Applying a significant amount of force with a hit below center at a low angle can also create a jump. This technique is very difficult to control and more often than not it is the result of an accidental poorly-made shot rather than a practiced technique. This is considered an illegal shot in most games, but is accepted by some in casual settings.

Types of games

There are two main styles of billiard games: carom and pocket. The most popular pocket games are 8-ball, 9-ball, and snooker. In 8-ball and 9-ball the object is to sink a designated ball to win. In 8-ball, players must pocket a group of balls, either the solids or the stripes, before they can pocket the eight for the win. In 9-ball, players must shoot the balls in order, from one through nine. In snooker, players score points by alternating shooting red balls and balls of a different colour.


Straight billiards and three cushion

The most popular billiard games are probably straight billiards and three cushion. In both, players shoot the cue ball so that it makes contact with their opponent's cue ball as well as the red ball. Some of the best players of this game developed the skill to drive both balls into a corner and were able to score large numbers of consecutive points once the balls were in the corner.

The first professional tournament was held in 1879 (Shamos), where Jacob Schaefer Sr scored 690 points in a single turn. Because the balls barely moved, there was nothing for the fans to watch. Changes were subsequently made to the rules to add balklines, and the player had to drive a ball past these lines after so many shots. Initially, the championship game was 18.1 balkline. After a shot, one of the balls had to be driven past the balkline which were 18 inches from the rail. A more elegant solution was three cushion billiards, which requires a player to make contact with the other two ball on the table and contact three rail cushions in the process. This is difficult enough that even the best players can only manage to average one to two points a turn.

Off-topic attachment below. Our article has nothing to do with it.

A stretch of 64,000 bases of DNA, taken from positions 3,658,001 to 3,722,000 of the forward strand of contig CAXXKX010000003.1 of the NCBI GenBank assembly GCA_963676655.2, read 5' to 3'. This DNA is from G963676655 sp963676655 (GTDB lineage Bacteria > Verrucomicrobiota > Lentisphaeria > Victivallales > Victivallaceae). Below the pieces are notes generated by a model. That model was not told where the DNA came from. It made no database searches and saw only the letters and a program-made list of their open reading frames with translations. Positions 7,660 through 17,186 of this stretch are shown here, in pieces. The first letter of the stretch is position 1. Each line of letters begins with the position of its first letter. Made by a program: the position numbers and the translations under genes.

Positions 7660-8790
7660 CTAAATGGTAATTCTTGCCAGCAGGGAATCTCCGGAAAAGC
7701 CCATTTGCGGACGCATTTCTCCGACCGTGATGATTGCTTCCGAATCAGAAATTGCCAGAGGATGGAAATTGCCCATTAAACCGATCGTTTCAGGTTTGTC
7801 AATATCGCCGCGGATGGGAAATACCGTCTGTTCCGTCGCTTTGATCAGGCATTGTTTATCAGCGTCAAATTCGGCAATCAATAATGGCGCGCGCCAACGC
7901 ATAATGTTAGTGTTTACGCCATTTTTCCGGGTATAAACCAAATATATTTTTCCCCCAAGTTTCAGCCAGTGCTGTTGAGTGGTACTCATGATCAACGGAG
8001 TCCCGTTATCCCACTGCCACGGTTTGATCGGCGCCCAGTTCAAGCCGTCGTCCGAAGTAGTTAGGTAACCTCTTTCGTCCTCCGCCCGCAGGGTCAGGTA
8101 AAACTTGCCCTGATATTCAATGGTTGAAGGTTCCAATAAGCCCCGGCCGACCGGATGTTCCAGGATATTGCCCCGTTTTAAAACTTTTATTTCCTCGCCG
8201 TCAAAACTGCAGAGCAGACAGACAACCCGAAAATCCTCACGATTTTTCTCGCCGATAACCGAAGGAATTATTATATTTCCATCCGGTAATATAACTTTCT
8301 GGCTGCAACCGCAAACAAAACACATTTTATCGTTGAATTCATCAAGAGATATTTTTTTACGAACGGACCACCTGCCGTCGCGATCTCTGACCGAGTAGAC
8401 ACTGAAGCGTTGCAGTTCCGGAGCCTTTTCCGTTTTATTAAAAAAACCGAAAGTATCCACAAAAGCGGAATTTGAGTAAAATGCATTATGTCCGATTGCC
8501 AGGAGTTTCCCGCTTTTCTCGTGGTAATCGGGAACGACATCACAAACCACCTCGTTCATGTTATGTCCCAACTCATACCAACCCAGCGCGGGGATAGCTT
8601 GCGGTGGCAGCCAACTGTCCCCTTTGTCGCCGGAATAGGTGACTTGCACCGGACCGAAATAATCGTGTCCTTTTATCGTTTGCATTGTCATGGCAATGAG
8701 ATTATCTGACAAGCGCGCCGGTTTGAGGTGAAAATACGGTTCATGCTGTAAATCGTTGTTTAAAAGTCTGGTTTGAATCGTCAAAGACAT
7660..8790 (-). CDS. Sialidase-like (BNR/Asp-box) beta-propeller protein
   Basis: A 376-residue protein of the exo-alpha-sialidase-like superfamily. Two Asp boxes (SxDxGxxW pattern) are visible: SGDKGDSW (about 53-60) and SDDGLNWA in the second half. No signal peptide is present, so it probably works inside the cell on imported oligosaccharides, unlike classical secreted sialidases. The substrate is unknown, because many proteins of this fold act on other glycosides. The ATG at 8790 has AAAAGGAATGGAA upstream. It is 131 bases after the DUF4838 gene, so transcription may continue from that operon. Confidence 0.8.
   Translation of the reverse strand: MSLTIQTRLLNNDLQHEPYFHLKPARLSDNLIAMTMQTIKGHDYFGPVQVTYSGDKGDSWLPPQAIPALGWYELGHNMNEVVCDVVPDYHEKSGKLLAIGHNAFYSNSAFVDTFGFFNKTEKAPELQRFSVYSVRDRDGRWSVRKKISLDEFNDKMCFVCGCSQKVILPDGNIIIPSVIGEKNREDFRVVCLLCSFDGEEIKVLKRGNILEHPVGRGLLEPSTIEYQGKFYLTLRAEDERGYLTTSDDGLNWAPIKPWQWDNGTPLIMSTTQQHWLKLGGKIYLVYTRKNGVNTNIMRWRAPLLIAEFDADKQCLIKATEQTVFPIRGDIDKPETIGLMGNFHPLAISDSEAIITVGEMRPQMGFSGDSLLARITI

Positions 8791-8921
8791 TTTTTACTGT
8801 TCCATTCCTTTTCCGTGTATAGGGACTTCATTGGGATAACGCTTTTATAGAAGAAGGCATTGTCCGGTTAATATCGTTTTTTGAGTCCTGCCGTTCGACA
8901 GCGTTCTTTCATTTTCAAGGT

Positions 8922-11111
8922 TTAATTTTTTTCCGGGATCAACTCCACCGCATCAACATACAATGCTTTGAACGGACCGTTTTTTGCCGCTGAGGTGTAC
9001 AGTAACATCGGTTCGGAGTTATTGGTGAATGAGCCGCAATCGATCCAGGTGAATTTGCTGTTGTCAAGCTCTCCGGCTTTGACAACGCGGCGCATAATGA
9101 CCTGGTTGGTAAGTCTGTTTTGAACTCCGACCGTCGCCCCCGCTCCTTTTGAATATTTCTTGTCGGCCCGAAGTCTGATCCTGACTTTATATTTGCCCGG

8 Ball

In the United States, the most commonly played game is 8-ball. This game is most often played on coin operated tables that are 7 feet long. In the United Kingdom the game is commonly played in pubs and it is competitively played in leagues. It is also played as a world championship tournament run by the International Pool Asociation

9 Ball

9-ball is the championship game in the US, and is played on 9 foot tables. The governing organization of the United States Championship and the US Open is the Billiard Congress of America (BCA). Besides the US Open there are many other professional pool tournaments are played annually.

The World Pool Association (WPA), holds an annual 9-ball tournament to determine the world 9-ball champion.

One Pocket

One pocket is a strategic game for two players. Each player is assigned one of the corner pockets on the table. This is the only pocket into which he can legally pocket balls. The first player to pocket the majority of the balls (8) in his pocket wins the game. The game requires far more defensive strategy than offensive strategy, much unlike 8-ball, 9-ball, or straight pool. It has been said that if 8-ball is checkers, one-pocket is chess.